Do you feel like you are on autopilot? Just going through the motions-like life is just a blur of commuting to work, calendar event and obligations. If so then listen up. I recently interviewed Chris Bartz-Brown the author of a new book entitled ” Wake Up-A Handbook to Living in the Here and Now“.
This is not only a fantastic book, but the book design is exceptional, it really is a handbook–please feel free to take notes on the pages provided. Chris has provided 54 playful strategies to help the readers snap out of autopilot. We discussed several playful strategies in our interview together, example “Kill your Television”. As Chris states, a little television is not a bad thing, but a lot of television wastes our time and our life. What would be the payoff for watching less television? What else could you do to entertain yourself, read a book, take a walk, exercise, meditate? All the options seem better than watching television.
How about the idea of noticing what you notice. Most of us are in such a hurry that we infrequently notice the little things in life. How about carrying a pen or pencil with some paper and just start writing down what you notice? These things could be people, conversations, buildings, articles or a fleeting glance from someone in a passing bus. It doesn’t matter what you find interesting; it only matters that you notice it. So what is the payoff of this new activity, becoming more sensitized to the world in which we live and as a result enjoying a heightened sense of connectedness and vitality.
Chris’s new book “Wake-Up” is a great easy read with lots of strategies for changing your habits and behavior for the better. If you want to learn more about the book and Chris please click here to be directed to Chris’s website.
I hope you enjoy this lively interview with author Chris Bartz-Brown.
I absolutely love how author Albert Flynn DeSilver approaches the topic of writing. In his new book entitled ” Writing as a Path to Awakening,” Albert guides the reader through what can only be expressed as a spiritual experience. If you have ever written a book, poetry or long-term paper you will agree that the process of writing can be an out of body experience.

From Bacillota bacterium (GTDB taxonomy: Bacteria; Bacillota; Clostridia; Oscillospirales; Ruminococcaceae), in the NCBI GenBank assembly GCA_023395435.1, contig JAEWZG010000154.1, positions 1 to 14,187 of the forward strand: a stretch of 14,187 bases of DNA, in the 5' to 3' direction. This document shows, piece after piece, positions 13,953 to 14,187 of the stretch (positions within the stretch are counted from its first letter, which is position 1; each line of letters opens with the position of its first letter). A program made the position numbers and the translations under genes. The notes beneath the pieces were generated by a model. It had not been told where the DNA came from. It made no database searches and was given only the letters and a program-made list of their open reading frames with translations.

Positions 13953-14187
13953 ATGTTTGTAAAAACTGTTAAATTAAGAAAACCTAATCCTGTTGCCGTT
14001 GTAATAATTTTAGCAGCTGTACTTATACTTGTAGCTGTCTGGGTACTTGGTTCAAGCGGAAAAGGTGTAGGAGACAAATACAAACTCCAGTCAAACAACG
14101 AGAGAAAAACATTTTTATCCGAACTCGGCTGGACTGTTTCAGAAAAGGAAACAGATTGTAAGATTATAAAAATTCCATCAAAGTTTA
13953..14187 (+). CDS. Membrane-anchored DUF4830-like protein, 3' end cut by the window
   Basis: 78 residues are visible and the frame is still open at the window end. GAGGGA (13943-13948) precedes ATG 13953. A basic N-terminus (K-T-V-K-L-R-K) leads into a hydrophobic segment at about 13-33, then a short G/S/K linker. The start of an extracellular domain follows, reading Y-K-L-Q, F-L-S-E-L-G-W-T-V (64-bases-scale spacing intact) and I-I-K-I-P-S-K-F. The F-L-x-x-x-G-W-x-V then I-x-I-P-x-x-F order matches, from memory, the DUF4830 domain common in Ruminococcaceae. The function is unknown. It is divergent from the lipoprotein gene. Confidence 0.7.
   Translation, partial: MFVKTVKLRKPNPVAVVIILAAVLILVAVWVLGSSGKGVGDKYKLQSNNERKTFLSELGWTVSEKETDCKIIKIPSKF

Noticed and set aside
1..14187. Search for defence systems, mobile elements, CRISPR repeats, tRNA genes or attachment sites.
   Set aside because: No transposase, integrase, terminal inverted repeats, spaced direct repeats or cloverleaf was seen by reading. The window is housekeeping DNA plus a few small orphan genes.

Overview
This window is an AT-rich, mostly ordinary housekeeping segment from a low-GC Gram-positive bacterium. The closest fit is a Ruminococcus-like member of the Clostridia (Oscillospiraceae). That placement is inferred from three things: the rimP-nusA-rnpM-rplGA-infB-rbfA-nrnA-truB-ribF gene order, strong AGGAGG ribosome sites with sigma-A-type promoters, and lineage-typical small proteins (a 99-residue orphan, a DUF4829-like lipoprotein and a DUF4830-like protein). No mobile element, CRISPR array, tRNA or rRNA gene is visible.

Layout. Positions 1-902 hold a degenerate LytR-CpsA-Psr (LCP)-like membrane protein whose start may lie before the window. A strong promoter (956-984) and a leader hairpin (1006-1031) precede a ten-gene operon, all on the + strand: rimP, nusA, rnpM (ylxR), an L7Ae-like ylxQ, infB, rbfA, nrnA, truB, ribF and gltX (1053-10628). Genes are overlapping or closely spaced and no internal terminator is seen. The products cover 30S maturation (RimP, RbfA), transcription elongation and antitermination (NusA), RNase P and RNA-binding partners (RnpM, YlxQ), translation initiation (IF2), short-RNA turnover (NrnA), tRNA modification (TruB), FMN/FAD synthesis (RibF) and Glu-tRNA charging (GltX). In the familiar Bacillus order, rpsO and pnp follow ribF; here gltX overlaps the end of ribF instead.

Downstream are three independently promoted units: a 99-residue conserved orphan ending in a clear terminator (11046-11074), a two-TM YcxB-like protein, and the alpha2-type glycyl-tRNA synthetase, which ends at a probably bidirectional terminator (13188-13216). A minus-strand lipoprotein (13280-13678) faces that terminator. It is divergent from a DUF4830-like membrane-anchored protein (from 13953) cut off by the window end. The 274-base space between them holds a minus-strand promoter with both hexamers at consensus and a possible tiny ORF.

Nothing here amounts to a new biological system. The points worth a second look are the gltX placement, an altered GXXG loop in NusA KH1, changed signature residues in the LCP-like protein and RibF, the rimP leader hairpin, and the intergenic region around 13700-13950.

The deeper you get into your writing the more open you are to just write without judgments and you will experience what I term as flow. It is a wonderful experience, and sometimes you don’t know where the words on the paper come from–it’s is as if you were the channeled.
Albert writes that many of us struggle with maintaining a practice of staying consistent in order to develop a process. The consistent striving for an imagined sense of perfection is one of the things that can keep us off the page. If perfection is your jam, say this out loud, in all caps for emphasis. THERE IS NO SUCH THING AS PERFECTION.
“Writing as a Path to Awakening” is a treasure trove of practical advice on writing and on finding yourself, for the process of creative writing always has you exploring your deep inner thoughts, and learning how to express them to the world.
I hope you enjoy this great interview with author Albert DeSilver if you want to learn more about the author please click here to be taken to his website.
How often do you beat up on yourself? What if you could learn to apply self-compassion to that part of you that gets lashed by your ego telling you that you are not good enough?
In my interview with author Radhule Weininger MD, Ph.D. we discuss her new book Heartwork The Path of Self-Compassion. In the interview, with Radhule she reveals the 9 practices for opening our heart up so that we can heal the pain that we carry inside, and that frequently won’t go away.
Hearwork is filled with wonderful success stories and practices so that the reader can apply the techniques to their specific issues. She also provides various meditation and mindfulness practices that cultivate heightened awareness, tranquility and inner happiness. As Radhule writes ” As your wounded heart begins to heal with self-compassion, it may begin to fill with generosity and kindness; the boundaries of your self-preoccupation may loosen, and compassion for yourself can naturally widen to compassion for others. His Holiness the Dalai Lama tells us, ” Although you may not be able to avoid difficult situations, you can modify the extent to which you (and others) suffer by how you choose to respond to the situation”
So if you want to learn how to respond differently with self-compassion and compassion for others, then you are going to want to listen to my interview author Radhule Weininger MD, Ph.D. If you are interested in exploring Radhule’s website, just click here. You will find more about her workshops, seminars and professional services.
I hope you enjoy my interview with author Radhule Weininger MD, PhD about her new book Heartwork, The Path to Self-Compassion.